What’s more appealing than conceiving your own motorcycle rally, that takes the scenic route through Morocco and then riding it? The answer is not many things apart from maybe; taking an arguably underpowered bike, which you’ve modified yourself.



That may well fill mere mortals with trepidation however it’s your modus operandi if you’re FUEL BESPOKE MOTORCYCLES.

ROYAL ENFIELD HIMALAYAN ‘FUEL ROYAL 400’

The bike you see here is a 2018 Royal Enfield Himalayan.

The Barcelona-based workshop commissioned in-house mechanic Carles to modify a Royal Enfield Himalayan. Carles was tasked with adapting the scrambler (Enfield’s 2018 EFI model), with the intention of tackling the challenging 4,000km trip through the Altas Mountains and across the Moroccan desert. That’s the route taken on its SCRAM Africa rally.

Why the Himalayan? Why indeed! Well, the bike was purpose-built by Royal Enfield to be ridden over broken roads and those areas, where the tarmac stops abruptly. Coupled with that, is the relative lightweight nature of the Himalayan with circa 186kg kerb weight. Okay, lightweight at least in adventure bike terms.

ROYAL ENFIELD HIMALAYAN – THE PERFECT DONOR

ROYAL ENFIELD HIMALAYAN | FUEL BESPOKE MOTORCYCLES

“From the first time, we saw the Himalayan we thought that inside that bike there was a potential rally bike from the 80s”


Karles Vives, Founder & Creative Director, FUEL BESPOKE MOTORCYCLES

The single-cylinder 411cc four-stroke, OHC engine makes just 24.5 hp and offers 23 ft-lb of torque which seemingly makes it underpowered. Nevertheless, since its release FUEL has been eyeing up the Himalayan as the perfect donor bike, to create an eighties inspired rally vision.

LIGHTLY MODIFIED, ROYAL ENFIELD HIMALAYAN

And so the team set about making light modifications. To help achieve their vision; firstly the stock round headlight was swapped-out for a vintage enduro mask. The distinctive rectangular shape of the lamp strongly signifies from which decade Fuel’s Royal 400 takes its style cues.

More specifically, those style notes are from early eighties iterations of the Dakar Rally editions of the Yamaha XT 500 and Honda XL. The red, white tank livery of the Royal 400 is a subtle, yet knowing nod to the XT 500 in -particular.

Despite merely undertaking light modifications the changes have noticeably altered the lines and proportions of the Enfield, giving it a more assertive, classic, off-road bike stance. Tank protection bars either side have been removed, with one bar repurposed as a luggage rail, on the lefthand-side of the bike.

Further luggage capacity has been added with the conversion of the seat to a single which increases available rack space. A functional feature that any adventurer will appreciate.

Notably, Fuel installed a digital ignition system to deal with those cold desert morning starts. Thoughtfully, the ignition switch itself is decidedly utilitarian, in the form of a toggle switch. Losing your keys in the desert is not an option. An additional binary switch, created in the same vein controls ABS, further highlighting the off-roading intentions of this machine.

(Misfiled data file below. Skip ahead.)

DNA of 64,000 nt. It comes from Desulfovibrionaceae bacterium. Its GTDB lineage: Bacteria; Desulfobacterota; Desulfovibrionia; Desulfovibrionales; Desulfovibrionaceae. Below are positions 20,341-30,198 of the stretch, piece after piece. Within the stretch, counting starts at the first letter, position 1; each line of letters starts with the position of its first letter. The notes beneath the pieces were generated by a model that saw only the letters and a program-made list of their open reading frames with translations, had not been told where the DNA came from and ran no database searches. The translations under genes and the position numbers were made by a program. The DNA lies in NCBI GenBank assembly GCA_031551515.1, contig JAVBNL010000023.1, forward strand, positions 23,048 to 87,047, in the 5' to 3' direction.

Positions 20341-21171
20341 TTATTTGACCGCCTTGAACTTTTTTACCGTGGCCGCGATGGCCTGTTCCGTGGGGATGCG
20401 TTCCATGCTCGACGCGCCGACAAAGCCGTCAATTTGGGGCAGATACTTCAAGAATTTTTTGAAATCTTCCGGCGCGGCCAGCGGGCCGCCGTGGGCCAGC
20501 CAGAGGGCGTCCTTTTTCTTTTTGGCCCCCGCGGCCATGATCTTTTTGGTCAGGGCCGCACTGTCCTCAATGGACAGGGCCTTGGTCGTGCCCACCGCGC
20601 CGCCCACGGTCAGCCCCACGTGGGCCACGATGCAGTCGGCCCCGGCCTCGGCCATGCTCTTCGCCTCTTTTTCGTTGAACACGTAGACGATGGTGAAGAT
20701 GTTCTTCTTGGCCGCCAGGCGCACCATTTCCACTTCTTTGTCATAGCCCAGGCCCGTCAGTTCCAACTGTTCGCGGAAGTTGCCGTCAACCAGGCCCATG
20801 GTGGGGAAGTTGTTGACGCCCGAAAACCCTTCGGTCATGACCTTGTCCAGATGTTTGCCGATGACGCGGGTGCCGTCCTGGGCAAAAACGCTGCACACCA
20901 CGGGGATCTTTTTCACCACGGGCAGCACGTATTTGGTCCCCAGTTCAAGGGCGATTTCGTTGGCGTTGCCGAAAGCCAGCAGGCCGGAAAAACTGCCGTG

FUEL ROYAL 400, FUNCTION BEFORE FORM

Though beautifully finished, a theme of ‘function before form’ continues in the fitment of Tomasselli handlebars, equipped with protectors to spare the controls, should, or rather when the bars go sand-side down. A minimalist Koso tachometer and purposeful Pirelli, MT 21 Rallycross tyres further accentuate the spartan aesthetic of this desert warrior.

To improve fuelling efficiency and extract additional power from the Enfield single, the workshop installed a Powertronic ECU which offers adjustable fuel and ignition mapping.

FUEL ROYAL 400, SCRAM AFRICA 2019 – PERFORMANCE

Having returned safely back from an adventure of ultimately 3000km, Carles Vives, founder and Creative Director at Fuel, reflected that the Himalayan seems to have mostly, met the challenges of the environment without a breakdown in two weeks. And that was riding around “200km to 300km” each day, across “…all kind of surfaces including stone tracks, mud, sand and broken roads at a very high temperatures”.

According to Vives, the bike has been; “…a pleasure to ride for the comfort of the suspensions and its lightness”. Additionally, most of the time the lack of power wasn’t noticeable except when ridden over sand or through the dunes and that’s where the skill of the rider had to come into play, “…to avoid getting stuck”. On balance Vives says; “…for the rest of the situations we didn’t feel we would need more power”.

The Pirelli MT 21 Rallycross tyres performed confidently off-road though were less practical on the asphalt, which is entirely excusable for a pure offroad tyre. More so, the tyres outlasted the duration of the trip.

That ‘toggleable’ ABS switch was also incredibly useful, in tackling the varying terrain on and off-road.

Vives finished, with more than a hat tip to the manufacturer; “So we have been very impressed with this “little” bike in that extreme conditions.. Hats off to Royal Enfield!”

FUEL ROYAL 400, EXTREME BUILD?

By no stretch of the imagination is the Royal 400 an extreme build, however as an exercise in smart modification for a specific purpose, this retro bike ticks the box.

The machine fits perfectly with Fuel’s ethos of building “bikes to ride and enjoy”. Moreover, it highlights that you don’t have to raid the bank, for a suitable bike to undertake an African desert adventure. You’re dreaming of it right now, aren’t you?

So what are you waiting for?

FUEL BESPOKE MOTORCYCLES SCRAM AFRICA GALLERY